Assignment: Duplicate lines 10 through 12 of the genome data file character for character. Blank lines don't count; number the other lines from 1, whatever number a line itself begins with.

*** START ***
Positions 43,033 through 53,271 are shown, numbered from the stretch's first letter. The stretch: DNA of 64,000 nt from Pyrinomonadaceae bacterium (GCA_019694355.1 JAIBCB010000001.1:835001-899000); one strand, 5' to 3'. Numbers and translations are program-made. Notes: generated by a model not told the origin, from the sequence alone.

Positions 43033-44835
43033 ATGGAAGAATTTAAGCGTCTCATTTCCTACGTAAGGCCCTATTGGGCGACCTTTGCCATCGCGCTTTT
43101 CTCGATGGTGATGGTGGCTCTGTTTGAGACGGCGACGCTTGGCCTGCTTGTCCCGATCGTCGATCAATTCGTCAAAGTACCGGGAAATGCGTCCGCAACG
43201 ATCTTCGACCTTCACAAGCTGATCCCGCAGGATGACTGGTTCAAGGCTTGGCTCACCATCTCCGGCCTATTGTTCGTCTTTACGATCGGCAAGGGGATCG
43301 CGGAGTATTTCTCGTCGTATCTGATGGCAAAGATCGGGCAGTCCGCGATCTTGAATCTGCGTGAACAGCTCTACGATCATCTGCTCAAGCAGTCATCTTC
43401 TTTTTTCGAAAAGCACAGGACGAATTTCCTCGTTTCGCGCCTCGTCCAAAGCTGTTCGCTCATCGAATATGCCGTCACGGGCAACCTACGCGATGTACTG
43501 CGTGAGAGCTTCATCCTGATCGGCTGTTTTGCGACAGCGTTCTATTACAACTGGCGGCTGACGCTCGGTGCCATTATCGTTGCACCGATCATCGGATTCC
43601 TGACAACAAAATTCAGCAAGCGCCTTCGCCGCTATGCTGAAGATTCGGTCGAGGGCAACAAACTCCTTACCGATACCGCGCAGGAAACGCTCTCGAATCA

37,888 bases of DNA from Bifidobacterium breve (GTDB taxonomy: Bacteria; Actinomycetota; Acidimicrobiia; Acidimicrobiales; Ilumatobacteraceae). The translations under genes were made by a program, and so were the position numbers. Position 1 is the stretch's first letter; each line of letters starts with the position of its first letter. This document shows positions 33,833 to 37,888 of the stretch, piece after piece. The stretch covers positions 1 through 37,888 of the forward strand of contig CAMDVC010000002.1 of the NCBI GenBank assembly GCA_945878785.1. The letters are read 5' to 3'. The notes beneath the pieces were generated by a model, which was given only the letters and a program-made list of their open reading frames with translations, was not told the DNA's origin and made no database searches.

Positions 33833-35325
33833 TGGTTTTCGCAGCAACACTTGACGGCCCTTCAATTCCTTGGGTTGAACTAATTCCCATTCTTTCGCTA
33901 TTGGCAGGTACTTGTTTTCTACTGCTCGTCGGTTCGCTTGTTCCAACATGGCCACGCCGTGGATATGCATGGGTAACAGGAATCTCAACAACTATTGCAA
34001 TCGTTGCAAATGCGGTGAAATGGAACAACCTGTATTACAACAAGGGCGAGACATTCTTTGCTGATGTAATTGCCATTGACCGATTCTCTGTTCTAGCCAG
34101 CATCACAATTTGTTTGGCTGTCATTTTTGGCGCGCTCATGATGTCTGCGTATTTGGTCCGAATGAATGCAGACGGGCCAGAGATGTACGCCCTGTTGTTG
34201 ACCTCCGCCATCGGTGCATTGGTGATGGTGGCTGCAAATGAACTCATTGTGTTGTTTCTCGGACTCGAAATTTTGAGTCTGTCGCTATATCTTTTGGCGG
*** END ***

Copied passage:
37,888 bases of DNA from Bifidobacterium breve (GTDB taxonomy: Bacteria; Actinomycetota; Acidimicrobiia; Acidimicrobiales; Ilumatobacteraceae). The translations under genes were made by a program, and so were the position numbers. Position 1 is the stretch's first letter; each line of letters starts with the position of its first letter. This document shows positions 33,833 to 37,888 of the stretch, piece after piece. The stretch covers positions 1 through 37,888 of the forward strand of contig CAMDVC010000002.1 of the NCBI GenBank assembly GCA_945878785.1. The letters are read 5' to 3'. The notes beneath the pieces were generated by a model, which was given only the letters and a program-made list of their open reading frames with translations, was not told the DNA's origin and made no database searches.

Positions 33833-35325
33833 TGGTTTTCGCAGCAACACTTGACGGCCCTTCAATTCCTTGGGTTGAACTAATTCCCATTCTTTCGCTA